Money is not an issue for this team. 

The Phillies will spend big again someday soon — GM Matt Klentak talked about that Monday — but the time is not right, at least when it comes to signing free-agent pitchers on the other side of age 30 whose impressive career track records have included some recent blips in performance and the occasional health concern.

Back in October, club president Andy MacPhail talked about the downside of signing these types of pitchers and the dangers of paying for what he called "past performance." He went on to stress something that he has stressed since he arrived in Philadelphia in the summer of 2015 — the need to develop your own pitchers.

Jake Arrieta and Yu Darvish are the top two starting pitchers on this winter's free-agent market. Both are over the age of 30. Both are seeking big-money, long-term deals. Phillies officials, while expressing respect for both pitchers, have privately rejected the idea of pursuing either this winter.

And, yet, on Day 2 of the winter meetings Tuesday, a breathless rumor surfaced that the Phillies were considering Arrieta. A Phillies official privately scoffed at the rumor, which surfaced a day after ESPN reported that Arrieta was seeking a deal of $180 million to $200 million.

Again, it's not that the Phillies can't afford Arrieta. It's that his age — he'll pitch at 32 next season — does not make him a great fit for a young Phillies team that still has miles to go on its development curve.

"There will come a time when we are one piece away and that one piece is a fill in the blank — starting pitcher, closer, cleanup hitter — and in that moment, when we feel that we are one piece away, or two pieces away, that's when we open up the wallet and we go do what we need to do," Klentak said Monday.

Now, if the Baltimore Orioles are serious about trading Manny Machado this winter, we expect the Phillies to be right in it. They love Machado and his age — 25 — fits nicely into the Phillies' plan of developing a young core. It's extremely doubtful that the Phillies would give up Sixto Sanchez or Scott Kingery, but they'd listen on other players, provided they could get Machado signed to an extension.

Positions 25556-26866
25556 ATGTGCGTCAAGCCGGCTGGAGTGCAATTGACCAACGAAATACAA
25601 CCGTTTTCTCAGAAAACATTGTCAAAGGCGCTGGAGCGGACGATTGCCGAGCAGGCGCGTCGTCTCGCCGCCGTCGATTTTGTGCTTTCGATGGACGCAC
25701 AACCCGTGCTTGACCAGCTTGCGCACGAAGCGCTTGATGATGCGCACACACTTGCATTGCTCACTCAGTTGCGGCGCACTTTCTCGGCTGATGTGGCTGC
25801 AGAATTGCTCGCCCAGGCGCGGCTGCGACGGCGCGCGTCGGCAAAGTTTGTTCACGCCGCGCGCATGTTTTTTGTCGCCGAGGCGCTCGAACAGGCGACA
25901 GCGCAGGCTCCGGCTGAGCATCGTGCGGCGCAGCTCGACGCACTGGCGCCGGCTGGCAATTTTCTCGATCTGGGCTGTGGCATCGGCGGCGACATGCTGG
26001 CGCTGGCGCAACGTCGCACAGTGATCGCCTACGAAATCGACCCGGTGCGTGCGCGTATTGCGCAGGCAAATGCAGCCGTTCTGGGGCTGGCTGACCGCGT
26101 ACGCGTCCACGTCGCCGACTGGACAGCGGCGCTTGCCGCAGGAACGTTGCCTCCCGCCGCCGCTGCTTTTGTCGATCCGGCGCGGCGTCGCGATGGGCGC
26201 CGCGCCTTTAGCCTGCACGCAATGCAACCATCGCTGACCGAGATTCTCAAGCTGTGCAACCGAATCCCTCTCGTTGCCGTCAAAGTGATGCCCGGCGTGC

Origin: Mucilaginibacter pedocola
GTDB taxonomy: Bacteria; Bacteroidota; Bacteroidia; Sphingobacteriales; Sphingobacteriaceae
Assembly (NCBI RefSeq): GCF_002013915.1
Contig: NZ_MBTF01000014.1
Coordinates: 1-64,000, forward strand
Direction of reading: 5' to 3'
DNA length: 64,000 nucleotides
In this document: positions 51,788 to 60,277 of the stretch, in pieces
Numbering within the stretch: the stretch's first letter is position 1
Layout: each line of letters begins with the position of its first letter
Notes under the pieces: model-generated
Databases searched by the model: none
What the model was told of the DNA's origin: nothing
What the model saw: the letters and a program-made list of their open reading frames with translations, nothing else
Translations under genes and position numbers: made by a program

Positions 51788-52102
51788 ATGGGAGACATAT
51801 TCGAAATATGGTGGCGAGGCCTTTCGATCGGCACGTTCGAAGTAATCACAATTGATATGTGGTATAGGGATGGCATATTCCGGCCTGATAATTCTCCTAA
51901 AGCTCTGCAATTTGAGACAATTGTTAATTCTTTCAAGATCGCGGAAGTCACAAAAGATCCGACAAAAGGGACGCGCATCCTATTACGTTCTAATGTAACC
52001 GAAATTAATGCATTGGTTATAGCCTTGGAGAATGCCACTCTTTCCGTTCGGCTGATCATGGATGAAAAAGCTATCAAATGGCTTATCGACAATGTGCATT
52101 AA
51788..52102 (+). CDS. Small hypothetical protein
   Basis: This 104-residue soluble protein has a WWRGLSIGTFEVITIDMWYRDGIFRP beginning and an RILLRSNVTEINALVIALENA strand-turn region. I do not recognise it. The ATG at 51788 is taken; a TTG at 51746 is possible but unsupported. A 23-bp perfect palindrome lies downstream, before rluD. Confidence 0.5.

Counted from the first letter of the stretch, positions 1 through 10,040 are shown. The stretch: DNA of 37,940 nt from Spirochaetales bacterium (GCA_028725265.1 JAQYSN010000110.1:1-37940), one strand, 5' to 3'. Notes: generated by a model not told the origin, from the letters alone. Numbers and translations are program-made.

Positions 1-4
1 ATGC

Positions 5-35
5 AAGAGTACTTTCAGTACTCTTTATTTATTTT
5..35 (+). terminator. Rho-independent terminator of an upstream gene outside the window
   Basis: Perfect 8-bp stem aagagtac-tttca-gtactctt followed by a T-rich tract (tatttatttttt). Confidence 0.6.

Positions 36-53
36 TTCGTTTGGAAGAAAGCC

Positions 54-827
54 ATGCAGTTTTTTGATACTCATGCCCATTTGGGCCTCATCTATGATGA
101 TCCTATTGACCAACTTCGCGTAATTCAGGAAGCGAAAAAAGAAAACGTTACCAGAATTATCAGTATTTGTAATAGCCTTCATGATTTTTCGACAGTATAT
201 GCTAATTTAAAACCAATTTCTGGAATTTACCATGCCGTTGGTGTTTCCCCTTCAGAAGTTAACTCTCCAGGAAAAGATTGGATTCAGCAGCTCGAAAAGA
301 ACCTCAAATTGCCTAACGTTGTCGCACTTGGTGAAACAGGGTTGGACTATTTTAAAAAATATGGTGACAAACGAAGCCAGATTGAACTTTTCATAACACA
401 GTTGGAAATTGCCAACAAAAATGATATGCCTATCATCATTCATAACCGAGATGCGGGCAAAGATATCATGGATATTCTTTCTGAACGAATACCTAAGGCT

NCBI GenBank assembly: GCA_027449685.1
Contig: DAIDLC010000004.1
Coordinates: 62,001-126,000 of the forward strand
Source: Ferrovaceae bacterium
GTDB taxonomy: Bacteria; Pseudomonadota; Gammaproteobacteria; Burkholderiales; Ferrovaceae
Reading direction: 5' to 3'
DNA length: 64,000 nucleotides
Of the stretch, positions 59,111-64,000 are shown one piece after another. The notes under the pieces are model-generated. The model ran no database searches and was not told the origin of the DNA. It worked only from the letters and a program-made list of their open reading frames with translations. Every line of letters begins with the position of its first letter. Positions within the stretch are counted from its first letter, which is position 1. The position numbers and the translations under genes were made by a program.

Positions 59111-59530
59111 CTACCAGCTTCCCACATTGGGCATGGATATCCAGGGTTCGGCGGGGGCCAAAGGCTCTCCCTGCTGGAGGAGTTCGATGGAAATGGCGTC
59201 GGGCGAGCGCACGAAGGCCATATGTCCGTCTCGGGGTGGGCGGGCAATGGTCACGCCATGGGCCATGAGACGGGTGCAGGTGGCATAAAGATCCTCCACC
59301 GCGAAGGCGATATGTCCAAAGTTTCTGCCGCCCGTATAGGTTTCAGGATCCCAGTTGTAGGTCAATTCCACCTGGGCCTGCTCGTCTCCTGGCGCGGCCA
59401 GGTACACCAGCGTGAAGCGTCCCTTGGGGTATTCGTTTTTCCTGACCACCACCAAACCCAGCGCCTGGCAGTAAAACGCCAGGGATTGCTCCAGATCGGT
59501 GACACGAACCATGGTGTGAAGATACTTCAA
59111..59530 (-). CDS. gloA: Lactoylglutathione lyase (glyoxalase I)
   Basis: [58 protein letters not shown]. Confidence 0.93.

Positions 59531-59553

The Phillies are looking to add starting pitching this winter and they have lots of money. So linking Arrieta to the Phillies makes sense, especially for those interested in driving up his market. We don’t doubt that Arrieta's name may have come up in passing in conversations between the Phillies and his agent, Scott Boras. Maybe that qualifies as "considering." But this is a deal that ain't happening.

Even with eye on top talent like Manny Machado, Phillies will give core more time

Even with eye on top talent like Manny Machado, Phillies will give core more time

ORLANDO, Fla. — On Day 1 of the winter meetings Monday, the Phillies' longstanding interest in Baltimore third baseman Manny Machado bubbled to the surface once again. The subject will continue to percolate all winter and beyond as the Orioles mull whether to trade the star player or let him play out the 2018 season, his final one before free agency.

It makes much more sense for the Phillies to try to sign Machado as a free agent next winter rather than surrender prospects — and ultimately big cash in the form of an extension — for him this winter. But if the Orioles create a market for Machado this winter, the Phillies will be in on it. At the moment, all is quiet.

It's no secret that the Phillies have deep pockets and no secret that they will spend big on top talent like Machado once their rebuild gets into the red zone. Klentak confirmed that again on Monday.

"There will come a time when we are one piece away and that one piece is a fill in the blank — starting pitcher, closer, cleanup hitter — and in that moment, when we feel that we are one piece away, or two pieces away, that's when we open up the wallet and we go do what we need to do," he said.

"But for right now, we are on the cusp of getting to where we want to go, to developing this next young core. This is what happened with (Jimmy) Rollins and (Chase) Utley and (Ryan) Howard and (Cole) Hamels. We need to give these guys a chance to become that next group."

The Phillies showed improvement in the second half of last season. They went 38-38 over the final 76 games. Klentak wants to give the team's core the chance to continue its improvement in 2018.

"The most important thing we can do next year is let this young core develop and get the reps that they need to continue their improvement," Klentak said.

"We scored almost a full run more per game in the second half than we did in the first half. That was driven by (Nick) Williams, (Rhys) Hoskins, (J.P.) Crawford and (Jorge) Alfaro joining Cesar (Hernandez), Freddy (Galvis), (Maikel) Franco, Odubel (Herrera), (Aaron) Altherr, (Andrew) Knapp. That's exciting to me. Not only do we need to let that play out, we want to let that play out. 

"We want to see what that group can do now that they're more than three months into their major-league careers. What can they do in their first full season? Or their second full season? Baseball aging curves tell us that these players are likely to get better. How much better? We don't know. But we're only going to find out if we let them play."